So I had planned on stopping the “shoulders saga” after the previous two posts but then thought about this on the way to work today – there are a lot of ways to work on the shoulders that essentially do nothing for you, therapeutically. I confess, in my past I have worked on shoulders for my benefit versus the benefit of my patient – but I was just a young buck, and didn’t know any better! Dear therapists, repeat after me, “I will not punish my patients with painful soft tissue work for my own pleasure”. Now then, what the hell am I talking about?
As you’ve read about before, the shoulder is an intricate and interesting structure with some pretty amazing functions that, when faced with a poor position to work from, will present with some problems. I trust you’ve been doing some pre-hab, to correct your poor positioning and prevent future problems.
No doubt, at some point in your shoulder pain/discomfort/tightness past you’ve asked someone to give you a massage/shoulder rub/thumb-destroying good time. No doubt, it hurt quite a bit, and if you were the victim of experienced hands, you may have had to use your safety word (which may or may not have been “popcorn”). There is a decent chance you walked away and felt “better”, at least for a little bit. Was it “better” in comparison to the excruciating pain you were just recently feeling? Or did your shoulder pain go away only to come back in a day or two? If you “felt a bit better” for a day or two, that’s good news, but the treatment was ultimately no different than popping a couple advil.
“Heresy! Those patients’ muscles were sore and I stripped the hell out of their muscles and then they weren’t sore anymore! What happened to “treating the cause???” – I fixed the problem!”
Did you? Invariably, the rhomboids, levator scapulae, traps, rotator cuff muscles and maybe even the lats are going to be tender on a patient with an active shoulder complaint. Taking this a step further, using trigger point therapy (or really just ischemic compression as there probably isn’t any true pain referral happening here), ART, stripping massage, or any of the other dozens of different soft tissue techniques on sore muscles is going to result in, “yeah that really hurts, but it hurts in a good way, you can press harder if you need to”. Which means the patient believes the therapist is doing the right thing, and so does the therapist. But WHY are the muscles tender and WHY did they develop this shoulder problem? (The answer to this second question is not, “because they bailed awkwardly on a ring dip”)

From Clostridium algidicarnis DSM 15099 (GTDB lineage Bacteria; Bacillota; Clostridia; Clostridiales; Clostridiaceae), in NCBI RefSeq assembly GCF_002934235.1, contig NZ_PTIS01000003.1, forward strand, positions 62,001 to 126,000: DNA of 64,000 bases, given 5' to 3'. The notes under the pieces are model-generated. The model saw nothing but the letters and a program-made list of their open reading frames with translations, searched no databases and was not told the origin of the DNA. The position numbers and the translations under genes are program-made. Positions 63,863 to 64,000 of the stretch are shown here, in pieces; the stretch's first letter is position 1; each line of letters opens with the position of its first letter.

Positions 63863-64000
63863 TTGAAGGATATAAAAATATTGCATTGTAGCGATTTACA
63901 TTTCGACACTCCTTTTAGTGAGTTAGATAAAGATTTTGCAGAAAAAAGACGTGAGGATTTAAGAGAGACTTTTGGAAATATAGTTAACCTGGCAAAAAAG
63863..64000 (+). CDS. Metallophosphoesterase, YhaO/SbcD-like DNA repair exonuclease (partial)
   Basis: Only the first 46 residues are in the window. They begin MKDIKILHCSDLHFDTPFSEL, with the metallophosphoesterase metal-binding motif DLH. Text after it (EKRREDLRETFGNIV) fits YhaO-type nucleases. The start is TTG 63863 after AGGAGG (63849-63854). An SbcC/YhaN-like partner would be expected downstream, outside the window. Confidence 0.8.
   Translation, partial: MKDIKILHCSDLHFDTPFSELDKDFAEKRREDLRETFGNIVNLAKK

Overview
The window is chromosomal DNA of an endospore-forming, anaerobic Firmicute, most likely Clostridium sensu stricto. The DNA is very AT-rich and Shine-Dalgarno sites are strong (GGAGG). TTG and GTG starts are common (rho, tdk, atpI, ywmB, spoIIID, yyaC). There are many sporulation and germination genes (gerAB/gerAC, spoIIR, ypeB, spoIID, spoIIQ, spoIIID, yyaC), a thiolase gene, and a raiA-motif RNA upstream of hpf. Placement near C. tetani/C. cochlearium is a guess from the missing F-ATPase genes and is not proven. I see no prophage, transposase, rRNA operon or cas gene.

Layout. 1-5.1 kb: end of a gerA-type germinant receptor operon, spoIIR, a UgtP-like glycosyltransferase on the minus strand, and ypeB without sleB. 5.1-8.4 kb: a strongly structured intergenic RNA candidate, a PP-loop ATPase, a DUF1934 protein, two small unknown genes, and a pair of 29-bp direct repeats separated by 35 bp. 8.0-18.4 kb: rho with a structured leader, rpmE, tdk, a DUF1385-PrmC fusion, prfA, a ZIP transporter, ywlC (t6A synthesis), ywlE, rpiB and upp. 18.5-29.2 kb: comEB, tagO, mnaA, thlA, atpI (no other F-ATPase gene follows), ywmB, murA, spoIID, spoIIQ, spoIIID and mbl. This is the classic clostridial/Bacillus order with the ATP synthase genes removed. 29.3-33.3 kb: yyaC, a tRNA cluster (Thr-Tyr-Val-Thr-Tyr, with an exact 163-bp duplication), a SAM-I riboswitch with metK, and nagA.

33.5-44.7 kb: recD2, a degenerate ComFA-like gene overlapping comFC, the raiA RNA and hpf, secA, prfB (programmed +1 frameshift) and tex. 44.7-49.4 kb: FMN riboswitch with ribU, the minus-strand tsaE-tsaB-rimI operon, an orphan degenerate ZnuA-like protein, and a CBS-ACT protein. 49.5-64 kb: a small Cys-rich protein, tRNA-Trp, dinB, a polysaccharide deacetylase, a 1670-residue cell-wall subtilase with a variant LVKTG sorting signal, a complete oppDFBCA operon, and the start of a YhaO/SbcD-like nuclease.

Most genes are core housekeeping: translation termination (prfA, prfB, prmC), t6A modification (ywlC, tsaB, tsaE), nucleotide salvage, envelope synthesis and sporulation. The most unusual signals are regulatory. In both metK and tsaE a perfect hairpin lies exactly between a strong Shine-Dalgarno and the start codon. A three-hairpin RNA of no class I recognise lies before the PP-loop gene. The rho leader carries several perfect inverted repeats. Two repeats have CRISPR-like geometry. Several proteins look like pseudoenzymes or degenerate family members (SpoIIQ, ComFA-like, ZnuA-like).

Poor positioning and movement patterns. This probably just sounds repetitive at this point but unless you work to correct your shoulder positioning, you are going to continue having problems. Spend some time stretching out your “business” as Kelly Starrett would say. Instead of being “bad” at certain movements, make sure you aren’t trying to execute those movements from a weak position and take the steps to improve your position.
Now, before I get attacked for “putting down” soft tissue work, which I’m not doing, let’s go back to how you should be approaching the solution to this problem. You start with some poor scapulae positioning and then you do overhead work, pullups, oly lifting, etc. and experience some pain and your “bad shoulder” starts “acting up”. By all means, see a therapist if you want to experience some serious pain, and naturally improve your pain status (after treatment) with regards to this acute situation. Now that you’re past that, move forward and prevent future problems – ask your therapist what steps you should take (where to stretch, where to strengthen) to prevent future painful episodes. Many times the tender muscles in an acute episode are not the muscles you should be working on to correct shoulder positioning. For examples, the rhomboids are going to be sore in this acute situation, but they are more than likely weak and stretched away from their optimal position. Pressing on them does nothing to improve shoulder positioning and may even make the situation worse. Working on pec minor in an acute situation, isn’t going to do a whole lot to help with the patients pain, but would be the right step to take in improving shoulder positioning.
What’s that saying? An ounce of prevention…?
Dr. Adam Ball